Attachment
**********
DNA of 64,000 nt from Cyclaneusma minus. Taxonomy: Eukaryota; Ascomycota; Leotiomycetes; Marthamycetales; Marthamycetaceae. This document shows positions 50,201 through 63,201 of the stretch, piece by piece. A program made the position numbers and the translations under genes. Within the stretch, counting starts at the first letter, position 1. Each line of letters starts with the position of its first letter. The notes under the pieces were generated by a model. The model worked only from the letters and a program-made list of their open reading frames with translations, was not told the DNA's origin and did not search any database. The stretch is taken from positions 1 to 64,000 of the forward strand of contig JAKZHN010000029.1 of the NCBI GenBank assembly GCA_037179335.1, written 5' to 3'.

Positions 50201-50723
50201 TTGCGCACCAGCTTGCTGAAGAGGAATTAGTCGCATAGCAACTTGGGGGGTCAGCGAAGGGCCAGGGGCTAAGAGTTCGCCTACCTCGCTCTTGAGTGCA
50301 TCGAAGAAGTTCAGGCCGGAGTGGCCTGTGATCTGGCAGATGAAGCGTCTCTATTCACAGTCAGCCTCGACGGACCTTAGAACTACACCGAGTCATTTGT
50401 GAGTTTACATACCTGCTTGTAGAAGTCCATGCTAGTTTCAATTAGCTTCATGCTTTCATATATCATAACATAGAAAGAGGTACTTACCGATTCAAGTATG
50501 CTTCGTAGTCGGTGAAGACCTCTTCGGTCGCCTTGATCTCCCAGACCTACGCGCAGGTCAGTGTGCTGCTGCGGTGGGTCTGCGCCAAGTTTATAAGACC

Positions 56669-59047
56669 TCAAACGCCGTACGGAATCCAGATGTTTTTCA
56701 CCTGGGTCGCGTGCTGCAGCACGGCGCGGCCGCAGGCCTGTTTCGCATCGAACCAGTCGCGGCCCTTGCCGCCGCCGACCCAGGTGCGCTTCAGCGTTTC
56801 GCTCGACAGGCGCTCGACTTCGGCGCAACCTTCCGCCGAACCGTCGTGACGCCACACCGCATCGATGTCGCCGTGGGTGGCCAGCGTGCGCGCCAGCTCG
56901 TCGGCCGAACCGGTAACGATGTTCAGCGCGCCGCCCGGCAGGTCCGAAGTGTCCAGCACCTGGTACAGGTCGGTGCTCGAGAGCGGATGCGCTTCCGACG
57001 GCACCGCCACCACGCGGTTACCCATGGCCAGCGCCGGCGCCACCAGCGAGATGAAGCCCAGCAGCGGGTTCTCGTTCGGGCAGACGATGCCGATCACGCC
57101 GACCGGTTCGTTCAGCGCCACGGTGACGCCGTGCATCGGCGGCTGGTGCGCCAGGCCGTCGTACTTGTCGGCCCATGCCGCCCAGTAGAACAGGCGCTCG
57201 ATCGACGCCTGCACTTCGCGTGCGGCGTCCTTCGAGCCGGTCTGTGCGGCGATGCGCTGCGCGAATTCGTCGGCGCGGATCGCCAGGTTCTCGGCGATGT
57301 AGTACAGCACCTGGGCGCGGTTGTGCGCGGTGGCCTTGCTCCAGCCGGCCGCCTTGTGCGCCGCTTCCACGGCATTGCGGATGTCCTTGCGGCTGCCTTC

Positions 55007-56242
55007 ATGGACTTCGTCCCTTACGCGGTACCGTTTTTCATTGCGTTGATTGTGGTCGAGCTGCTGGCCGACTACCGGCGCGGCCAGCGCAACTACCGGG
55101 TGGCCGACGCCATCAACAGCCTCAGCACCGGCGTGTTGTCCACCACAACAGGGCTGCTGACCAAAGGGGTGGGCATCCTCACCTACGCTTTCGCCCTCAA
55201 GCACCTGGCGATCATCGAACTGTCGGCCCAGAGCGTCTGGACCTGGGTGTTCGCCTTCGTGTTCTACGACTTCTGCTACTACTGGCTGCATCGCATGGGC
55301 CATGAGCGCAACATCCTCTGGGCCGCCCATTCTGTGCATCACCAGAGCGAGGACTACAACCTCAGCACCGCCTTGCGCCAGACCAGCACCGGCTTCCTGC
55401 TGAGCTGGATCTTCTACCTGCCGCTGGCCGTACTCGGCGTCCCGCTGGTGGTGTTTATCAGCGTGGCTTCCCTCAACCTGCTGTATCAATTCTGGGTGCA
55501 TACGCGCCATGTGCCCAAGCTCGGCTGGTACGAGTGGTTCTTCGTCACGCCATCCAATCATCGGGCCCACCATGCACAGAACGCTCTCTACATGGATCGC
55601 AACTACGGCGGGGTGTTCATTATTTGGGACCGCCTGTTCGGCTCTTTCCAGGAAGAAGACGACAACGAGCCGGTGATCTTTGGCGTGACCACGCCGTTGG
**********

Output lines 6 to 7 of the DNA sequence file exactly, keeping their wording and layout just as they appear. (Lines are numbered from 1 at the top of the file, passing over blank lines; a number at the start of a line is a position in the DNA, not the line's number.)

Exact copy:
50501 CTTCGTAGTCGGTGAAGACCTCTTCGGTCGCCTTGATCTCCCAGACCTACGCGCAGGTCAGTGTGCTGCTGCGGTGGGTCTGCGCCAAGTTTATAAGACC

Positions 56669-59047